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Committing to a More Equitable and Inclusive Financial Planning Future

By Kevin R. Keller, CAE February 11, 2022 LinkedIn

It is an unfortunate reality that an individual’s race or ethnicity may create barriers to their professional success.

Those barriers may be at points of entry into a profession. A young person may not be exposed to careers that are less common in their community, or they may be discouraged from pursuing a particular path if they don’t see professionals who look like them in their dream job.

But they can also arise during the course of an individual’s career.

When we convened the CFP Board Center for Financial Planning’s fourth annual Diversity Summit, we heard from several CFP® professionals about the unique challenges they faced as individuals of color in the financial planning profession. Marcus Malonson, CFP®, spoke of an early point in his career when he first became responsible for growing a book of business. He shared how he struggled to attract new clients, while a white colleague of similar position and experience opened many more accounts. He hesitated to put his picture on marketing materials and would bring a white colleague along on business meetings to help put white clients at ease. Marcus had to find ways of overcoming prospective clients’ inclination to use his race as a factor in their decision to work with him. Today he is a senior vice president and wealth management advisor at Merrill Lynch Wealth Management.

We also heard from Reshell Smith, CFP®, the founder and president of AMES Financial Solutions, LLC. Like many new advisors, Reshell worked in a financial firm’s call center when she first started in our profession. One challenge she identified was the small number of Black teammates and Black managers during her tenure. She also described being inappropriately labeled as “defensive” by a senior team member and receiving feedback in employee reviews that was based on her perceived personality rather than her work quality.

Through its Center for Financial Planning, CFP Board has engaged in a profession-wide effort to address these and other systemic challenges. We seek to build more diverse, equitable and inclusive workplaces in which all professionals are supported, and which better reflect — and serve — an increasingly diverse public.

The need for improved workforce diversity is great, and a more diverse workforce will open up great opportunities. Today, only 7.3% of all financial advisors are Black, compared to more than 13% of the U.S. population. This gap is likely to increase as the U.S. moves toward a population where people of color are the majority. At the same time, the median earnings and purchasing power of Black households continues to rise. This represents a huge area of growing wealth that will need the services of CFP® professionals.

I am proud to say that CFP Board has consistently increased the number of Black CFP® professionals over the last several years — recording more than 10% growth in this segment in 2021 alone. But we have much more work to do.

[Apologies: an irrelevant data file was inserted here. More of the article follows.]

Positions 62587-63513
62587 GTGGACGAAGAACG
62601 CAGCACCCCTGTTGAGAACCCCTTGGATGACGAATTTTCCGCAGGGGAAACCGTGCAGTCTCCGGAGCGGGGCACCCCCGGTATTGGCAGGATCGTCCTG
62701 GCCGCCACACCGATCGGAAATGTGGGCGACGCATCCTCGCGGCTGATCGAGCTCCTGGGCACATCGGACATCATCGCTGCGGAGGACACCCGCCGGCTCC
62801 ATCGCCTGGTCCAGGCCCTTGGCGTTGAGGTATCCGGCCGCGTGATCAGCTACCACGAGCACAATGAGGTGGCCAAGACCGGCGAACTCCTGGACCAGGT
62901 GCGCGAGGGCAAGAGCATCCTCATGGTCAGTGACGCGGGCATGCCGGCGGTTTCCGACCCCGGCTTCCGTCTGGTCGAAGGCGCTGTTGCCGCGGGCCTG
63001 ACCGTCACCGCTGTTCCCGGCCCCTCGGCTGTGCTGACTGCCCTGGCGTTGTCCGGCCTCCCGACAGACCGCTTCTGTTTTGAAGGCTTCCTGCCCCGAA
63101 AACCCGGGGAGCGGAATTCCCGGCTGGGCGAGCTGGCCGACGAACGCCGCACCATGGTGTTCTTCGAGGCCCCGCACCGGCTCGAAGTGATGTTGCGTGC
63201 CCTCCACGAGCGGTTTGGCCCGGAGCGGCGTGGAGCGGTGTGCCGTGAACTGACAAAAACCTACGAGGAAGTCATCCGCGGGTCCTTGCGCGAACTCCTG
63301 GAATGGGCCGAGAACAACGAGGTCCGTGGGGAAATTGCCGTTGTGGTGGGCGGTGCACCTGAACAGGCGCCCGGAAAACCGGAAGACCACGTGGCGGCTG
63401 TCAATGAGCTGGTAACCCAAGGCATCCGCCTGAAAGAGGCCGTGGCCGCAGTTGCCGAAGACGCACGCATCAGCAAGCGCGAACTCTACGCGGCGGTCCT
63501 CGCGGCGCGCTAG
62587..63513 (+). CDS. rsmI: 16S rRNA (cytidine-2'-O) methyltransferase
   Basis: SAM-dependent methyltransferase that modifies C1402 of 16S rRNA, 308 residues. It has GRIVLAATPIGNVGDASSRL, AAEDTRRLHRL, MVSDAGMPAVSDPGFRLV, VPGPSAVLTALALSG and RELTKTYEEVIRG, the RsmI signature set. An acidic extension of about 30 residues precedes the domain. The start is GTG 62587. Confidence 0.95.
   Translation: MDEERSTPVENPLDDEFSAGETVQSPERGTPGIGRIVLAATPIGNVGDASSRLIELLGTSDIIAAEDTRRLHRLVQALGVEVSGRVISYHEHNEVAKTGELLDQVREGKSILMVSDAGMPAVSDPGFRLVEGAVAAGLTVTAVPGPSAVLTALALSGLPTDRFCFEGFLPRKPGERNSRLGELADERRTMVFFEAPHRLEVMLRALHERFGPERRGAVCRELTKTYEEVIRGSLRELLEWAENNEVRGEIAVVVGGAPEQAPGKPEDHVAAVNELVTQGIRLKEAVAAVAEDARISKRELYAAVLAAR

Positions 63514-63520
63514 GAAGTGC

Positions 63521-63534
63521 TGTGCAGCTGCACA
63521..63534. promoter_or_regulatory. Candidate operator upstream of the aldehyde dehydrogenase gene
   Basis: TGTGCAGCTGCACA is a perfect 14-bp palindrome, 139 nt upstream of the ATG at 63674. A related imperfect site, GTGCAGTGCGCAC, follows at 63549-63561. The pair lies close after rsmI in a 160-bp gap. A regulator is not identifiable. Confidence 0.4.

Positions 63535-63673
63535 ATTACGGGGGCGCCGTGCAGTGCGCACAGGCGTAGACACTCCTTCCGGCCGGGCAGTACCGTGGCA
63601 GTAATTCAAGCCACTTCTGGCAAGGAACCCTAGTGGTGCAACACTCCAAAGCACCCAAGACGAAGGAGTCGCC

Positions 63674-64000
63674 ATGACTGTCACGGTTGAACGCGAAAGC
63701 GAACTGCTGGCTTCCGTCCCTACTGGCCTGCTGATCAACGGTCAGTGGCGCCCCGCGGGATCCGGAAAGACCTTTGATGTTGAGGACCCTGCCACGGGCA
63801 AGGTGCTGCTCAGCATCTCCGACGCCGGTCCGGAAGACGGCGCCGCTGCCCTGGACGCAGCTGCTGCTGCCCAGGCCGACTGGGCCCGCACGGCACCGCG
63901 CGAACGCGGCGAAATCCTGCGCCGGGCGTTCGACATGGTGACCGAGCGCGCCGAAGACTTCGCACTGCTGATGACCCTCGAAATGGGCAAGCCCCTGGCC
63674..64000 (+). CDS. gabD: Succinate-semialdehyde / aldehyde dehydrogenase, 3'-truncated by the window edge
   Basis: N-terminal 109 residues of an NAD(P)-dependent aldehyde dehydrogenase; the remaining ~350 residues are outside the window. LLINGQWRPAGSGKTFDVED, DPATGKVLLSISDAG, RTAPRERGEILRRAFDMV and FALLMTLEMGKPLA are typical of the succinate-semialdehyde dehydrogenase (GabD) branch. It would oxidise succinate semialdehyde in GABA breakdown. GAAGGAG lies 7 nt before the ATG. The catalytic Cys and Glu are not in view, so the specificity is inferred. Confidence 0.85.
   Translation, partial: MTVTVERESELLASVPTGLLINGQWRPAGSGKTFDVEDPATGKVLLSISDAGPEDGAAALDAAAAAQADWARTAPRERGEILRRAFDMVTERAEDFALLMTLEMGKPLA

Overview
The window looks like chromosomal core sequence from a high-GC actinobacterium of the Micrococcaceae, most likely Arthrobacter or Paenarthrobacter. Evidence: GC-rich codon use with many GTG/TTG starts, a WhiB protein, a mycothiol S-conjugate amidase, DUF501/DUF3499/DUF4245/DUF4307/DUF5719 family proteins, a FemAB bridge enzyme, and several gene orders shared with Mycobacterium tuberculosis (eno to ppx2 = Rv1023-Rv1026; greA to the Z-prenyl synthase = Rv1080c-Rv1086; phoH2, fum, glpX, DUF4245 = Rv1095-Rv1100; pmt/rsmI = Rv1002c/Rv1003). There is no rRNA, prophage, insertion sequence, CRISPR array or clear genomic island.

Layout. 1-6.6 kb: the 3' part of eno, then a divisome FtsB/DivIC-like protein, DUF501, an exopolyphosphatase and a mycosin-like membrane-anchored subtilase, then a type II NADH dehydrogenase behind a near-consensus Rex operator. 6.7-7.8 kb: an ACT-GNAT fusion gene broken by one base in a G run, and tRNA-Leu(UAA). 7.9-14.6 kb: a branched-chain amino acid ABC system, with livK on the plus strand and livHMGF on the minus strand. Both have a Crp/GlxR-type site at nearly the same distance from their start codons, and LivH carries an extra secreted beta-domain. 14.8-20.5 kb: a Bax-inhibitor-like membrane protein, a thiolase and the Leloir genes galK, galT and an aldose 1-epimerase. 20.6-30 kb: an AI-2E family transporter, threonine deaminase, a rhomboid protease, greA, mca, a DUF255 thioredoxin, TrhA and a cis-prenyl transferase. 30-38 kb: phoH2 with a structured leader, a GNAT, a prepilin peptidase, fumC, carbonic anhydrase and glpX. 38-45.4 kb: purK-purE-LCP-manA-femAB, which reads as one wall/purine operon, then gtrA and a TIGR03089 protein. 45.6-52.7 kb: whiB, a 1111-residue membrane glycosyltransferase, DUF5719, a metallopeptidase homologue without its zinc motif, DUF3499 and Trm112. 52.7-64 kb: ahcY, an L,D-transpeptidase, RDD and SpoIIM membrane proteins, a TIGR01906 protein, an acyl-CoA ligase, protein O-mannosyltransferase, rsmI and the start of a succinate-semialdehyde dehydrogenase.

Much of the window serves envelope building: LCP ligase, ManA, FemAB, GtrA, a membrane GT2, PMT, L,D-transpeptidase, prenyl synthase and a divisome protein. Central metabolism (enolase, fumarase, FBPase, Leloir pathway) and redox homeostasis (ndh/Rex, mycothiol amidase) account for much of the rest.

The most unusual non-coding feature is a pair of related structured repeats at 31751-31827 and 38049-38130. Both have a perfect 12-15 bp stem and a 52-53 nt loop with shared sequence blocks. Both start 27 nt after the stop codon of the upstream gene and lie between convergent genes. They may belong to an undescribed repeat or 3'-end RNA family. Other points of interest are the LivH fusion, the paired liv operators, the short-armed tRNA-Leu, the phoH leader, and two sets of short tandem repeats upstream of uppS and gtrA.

As we honor Black History Month, we also reaffirm our commitment to advancing racial and ethnic diversity in financial planning. This month, we will announce 3 new scholarship programs and begin accepting applications for 2 others that specifically support individuals from underrepresented populations who seek to become CFP® professionals.

We have also started planning our fifth annual Diversity Summit, scheduled to take place this fall. These annual summits bring together firms, academic institutions, partner organizations and CFP® professionals in a collective effort to identify best practices and proven strategies for creating a more diverse profession. They provide a platform for sharing new research on successful, scalable and sustainable diversity and inclusion initiatives that can be replicated across financial firms, as well.

As we continue this journey toward a more equitable and inclusive future, we are particularly thankful for the dedication of the Center’s Diversity Advisory Group (DAG), led by the National Urban League’s Cy Richardson, which assists in the development of innovative diversity and inclusion initiatives. We are also supported by our new Board Chair, Kamila Elliott, CFP®, who has challenged us to take bold action to grow a financial planning profession that meets the needs of diverse consumers.

I invite you to join us in advancing the Center’s mission of creating a more diverse and sustainable financial planning profession. Not just this month, when diversity may be more prevalent in our thoughts and conversations, but every day.

It is up to all of us to affect the change we seek in the financial planning profession.

This article was originally published on LinkedIn on February 11, 2022.

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About the Author: Kevin Keller, CAE is Chief Executive Officer of CFP Board. CFP Board’s mission is to benefit the public by granting the CFP® certification and upholding it as the recognized standard of excellence for competent and ethical personal financial planning.